The clinical assessment of cardiovascular emergencies

Med Instrum. Nov-Dec 1977;11(6):327-30.

Abstract

Data are given for a 2-year study of fire department ambulance runs in Houston, Texas. Comparisons are made between those runs in which telemetry was used and those in which telemetry was not used. These data show an important relationship between the prognosis of patients who were recognized by emergency medical technicians as cardiac emergencies (and therefore received telemetry service) and those patients who were not identified as cardiac emergencies and did not receive telemetry service. Criteria used for clinical assessment and classification of emergencies are discussed. Emergency life-support systems with telemetry can have significant benefit for certain selected acute, recognizable cardiovascular emergencies, but the majority of ischemic heart disease fatalities do not appear to be deriving benefit from these systems.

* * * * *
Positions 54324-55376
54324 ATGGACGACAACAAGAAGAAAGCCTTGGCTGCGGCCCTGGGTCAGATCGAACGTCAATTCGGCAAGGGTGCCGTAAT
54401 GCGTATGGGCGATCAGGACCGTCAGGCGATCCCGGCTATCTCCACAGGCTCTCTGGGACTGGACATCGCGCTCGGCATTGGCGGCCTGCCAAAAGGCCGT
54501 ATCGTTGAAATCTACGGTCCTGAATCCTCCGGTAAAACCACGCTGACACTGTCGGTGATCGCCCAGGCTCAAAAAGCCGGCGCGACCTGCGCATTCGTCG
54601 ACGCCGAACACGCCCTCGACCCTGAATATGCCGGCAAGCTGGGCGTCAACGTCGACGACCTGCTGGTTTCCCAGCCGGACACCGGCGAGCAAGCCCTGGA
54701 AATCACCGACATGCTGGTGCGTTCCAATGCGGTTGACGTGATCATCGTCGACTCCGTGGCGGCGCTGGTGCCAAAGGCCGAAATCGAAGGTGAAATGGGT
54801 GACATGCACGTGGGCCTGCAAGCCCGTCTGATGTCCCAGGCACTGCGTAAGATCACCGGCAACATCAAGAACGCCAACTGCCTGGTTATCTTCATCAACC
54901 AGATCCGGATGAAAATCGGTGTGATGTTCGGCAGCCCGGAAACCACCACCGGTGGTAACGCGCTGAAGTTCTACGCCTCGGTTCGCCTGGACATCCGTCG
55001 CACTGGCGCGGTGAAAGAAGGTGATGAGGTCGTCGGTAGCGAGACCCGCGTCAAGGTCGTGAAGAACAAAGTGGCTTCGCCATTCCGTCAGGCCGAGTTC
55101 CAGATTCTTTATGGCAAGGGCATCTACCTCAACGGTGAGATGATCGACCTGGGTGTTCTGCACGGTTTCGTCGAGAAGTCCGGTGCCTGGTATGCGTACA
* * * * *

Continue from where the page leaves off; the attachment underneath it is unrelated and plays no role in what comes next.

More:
Publication types

  • Comparative Study
  • Research Support, U.S. Gov't, P.H.S.

MeSH terms

  • Ambulances
  • Cardiovascular Diseases / diagnosis*
  • Cardiovascular Diseases / mortality
  • Electrocardiography
  • Emergency Medicine* / instrumentation
  • Humans
  • Myocardial Infarction / diagnosis
  • Myocardial Infarction / mortality
  • Prognosis
  • Telemetry